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Season Diary - Day 8: Olympic Ambition in Sestriere

After the washout that was Monday in Prato Nervoso, it was time to move on to a proper resort; Sestriere, part of the Via Lattea group of six interconnected resorts linking Turin and France via the Val di Susa.


Alas, it had still not stopped snowing. Italy was bathed in the flurried bliss of a Retour d'Est weather system, pounding the region with snow. From 9am on Monday until I left the area at 9am on Thursday, it piled on the snow. Previously barren and bare slopes were cast a new under the build up, with feet of fresh powder at 2,000m to have fun with.


 

Sestriere's Olympic past and snowy today, showing the night before the morning after ...


 

Sestriere is not a looker of a town. Built in the 1960s, it brings all the charm and grace of brutalism to the ski slopes, the practical nature of a town designed to survive the harsh conditions of winter somehow destroying the last semblance of good grace that places like the Barbican hang on to. A couple of tower blocks, perfectly round, are the piece de resistance in this Keynesian dystopia of shopping arcades, hotels and multi-level passageways.


If you want looks, head over the other side of the mountain to Sauze d'Oulx. With an original core dating from the 16th century, narrow cobbled streets open up to picturesque alpine churches and low doors invite curious folks in for a glass of excellent local Nebbiolo wine in dark, low ceiling cellars. It is not without sin, however, as the bars further up in the new part of town overflow with (mostly) Brits slurring along to the fifth rendition of Sweet Caroline of the last ten minutes (buh buh buuuh).


The Via Lattea, however, is blessed with 400km of slopes, making it one of the biggest in Europe. At its core are Sauze d'Oulx and Sestriere, sharing the same massif between Val di Susa and Val Chisone. With options still limited thanks to the weather - the lift links between the two didn't open until Friday of this week - we stuck to the slopes of Sestriere to see what it had to offer.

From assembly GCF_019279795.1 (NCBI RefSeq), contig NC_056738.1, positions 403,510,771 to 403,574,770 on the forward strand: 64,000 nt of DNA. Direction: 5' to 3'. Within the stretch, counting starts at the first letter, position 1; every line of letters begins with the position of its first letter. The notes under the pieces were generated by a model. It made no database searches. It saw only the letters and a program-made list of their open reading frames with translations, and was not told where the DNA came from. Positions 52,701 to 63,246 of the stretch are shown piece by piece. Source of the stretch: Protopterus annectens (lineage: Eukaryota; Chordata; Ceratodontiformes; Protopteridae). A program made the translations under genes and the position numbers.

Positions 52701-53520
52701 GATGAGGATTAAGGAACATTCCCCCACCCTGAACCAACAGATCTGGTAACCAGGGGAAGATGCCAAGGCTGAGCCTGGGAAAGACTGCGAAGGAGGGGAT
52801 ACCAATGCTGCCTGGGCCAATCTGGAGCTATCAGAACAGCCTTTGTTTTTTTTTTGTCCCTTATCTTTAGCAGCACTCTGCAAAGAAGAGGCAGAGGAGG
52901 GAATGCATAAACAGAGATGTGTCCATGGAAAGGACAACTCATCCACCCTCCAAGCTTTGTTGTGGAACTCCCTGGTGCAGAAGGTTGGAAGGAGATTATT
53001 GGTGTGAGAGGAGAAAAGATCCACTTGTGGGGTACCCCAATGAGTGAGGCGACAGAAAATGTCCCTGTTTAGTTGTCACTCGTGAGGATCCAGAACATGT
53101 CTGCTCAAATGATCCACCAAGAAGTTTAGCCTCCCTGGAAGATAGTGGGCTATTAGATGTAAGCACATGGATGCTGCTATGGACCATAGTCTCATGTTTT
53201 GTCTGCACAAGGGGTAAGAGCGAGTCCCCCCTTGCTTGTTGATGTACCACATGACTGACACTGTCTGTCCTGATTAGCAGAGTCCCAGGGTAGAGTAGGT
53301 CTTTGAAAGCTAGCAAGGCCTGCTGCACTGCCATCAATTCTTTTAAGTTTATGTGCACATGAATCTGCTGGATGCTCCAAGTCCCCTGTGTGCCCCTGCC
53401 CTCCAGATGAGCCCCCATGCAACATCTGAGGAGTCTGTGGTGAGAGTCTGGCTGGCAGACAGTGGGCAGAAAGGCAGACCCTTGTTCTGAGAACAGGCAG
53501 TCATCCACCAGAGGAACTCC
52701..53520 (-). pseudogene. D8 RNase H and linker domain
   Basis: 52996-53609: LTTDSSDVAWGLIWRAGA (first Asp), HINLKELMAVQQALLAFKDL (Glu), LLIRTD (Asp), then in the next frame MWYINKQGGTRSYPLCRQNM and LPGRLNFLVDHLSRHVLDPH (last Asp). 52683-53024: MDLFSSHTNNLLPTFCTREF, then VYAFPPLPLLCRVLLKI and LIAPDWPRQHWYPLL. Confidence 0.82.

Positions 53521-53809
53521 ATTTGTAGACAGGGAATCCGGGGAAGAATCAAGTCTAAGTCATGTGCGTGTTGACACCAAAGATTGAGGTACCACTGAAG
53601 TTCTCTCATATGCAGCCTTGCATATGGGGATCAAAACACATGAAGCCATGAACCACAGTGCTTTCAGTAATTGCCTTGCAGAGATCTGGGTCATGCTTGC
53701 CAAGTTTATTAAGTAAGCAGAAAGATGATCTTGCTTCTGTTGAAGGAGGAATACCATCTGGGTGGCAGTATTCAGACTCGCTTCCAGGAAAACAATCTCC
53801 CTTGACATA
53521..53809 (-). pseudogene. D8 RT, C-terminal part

The answer is trees. Lots and lots of trees. Which is weird. Is it weird? Yes, it is. I think. You see, Sestriere sits at 2,000m elevation above sea level. This is the same elevation as places like Tignes (actually higher at 2,100m). And yet, Tignes does not have any trees. It sits in something akin to a moonscape, before you've even achieved lift-off. The same can be said of Livigno, far far to the east near where the Italian, Swiss and Austrian borders meet, and laying at 1,800m.


Not only is it weird that Sestriere has trees, stretching high up to the peak of the region at 2,500m, it is that they appear to be some sort of deciduous pine tree, the jointed, angular limbs devoid of pine needles normally painting the Alps green all year round.


This does mean, however, that there is some great skiing to be had in these trees. The lack of foliage on the trees meant they seemed slightly more spaced apart, signposting the way for a picture perfect tree run rather than creating a sense of imposing claustrophobia that can happen. And boy was this a day for tree runs. Two feet of fresh snow made for a perfect morning, dancing and weaving under the canopy and between the trunks. The snow held up brilliantly, especially as it had been cold overnight and to start the day.


 

A skier wearing SkiMojo leg braces
"I am Iron Man" - even with the help of SkiMojo, the afternoon's conditions proved difficult.

 

Things got trickier after lunch, however. On the one hand, because I gorged myself on some of the best pizza you'll find in the Alps and finished lunch off with lashings of Bombardino and Vov, both custard-like drinks laced with liqueur of varying types and strengths.


But a combination of warming temperatures and the hoard of day-trippers that were making the most of one of Italy's first real powder days meant the snow quickly turned to chalk, firm and dense underfoot with little to know give. This wasn't boilerplate or ice, as the snow retained a fair amount of grip, but nonetheless it became hard work and tiresome to ski, legs working constantly to retain balance and pressure. I opted for a more "freeride" style, keeping my skis together to ensure my legs would work as one, and gliding short, quick turns to avoid long traverses across bumpy terrain.


Unsurprisingly, we didn't last long in these conditions, and called it a day for some well earned rest. Thus my Italian odyssey came to an end, a quick romp through some of Piedmont's finest skiing. Ironically, the last time I went skiing in Italy there was no snow; this time, too much snow. Prato Nevoso came in right on cue, the perfect, perfect weekend destination with just enough skiing to keep everyone entertained, a good party scene and short transfer times. Via Lattea and Sestriere showcased some of the best Italian skiing and ski food respectively, with Sauze d'Oulx providing plenty of opportunities to enjoy an après drink - civilised or otherwise.



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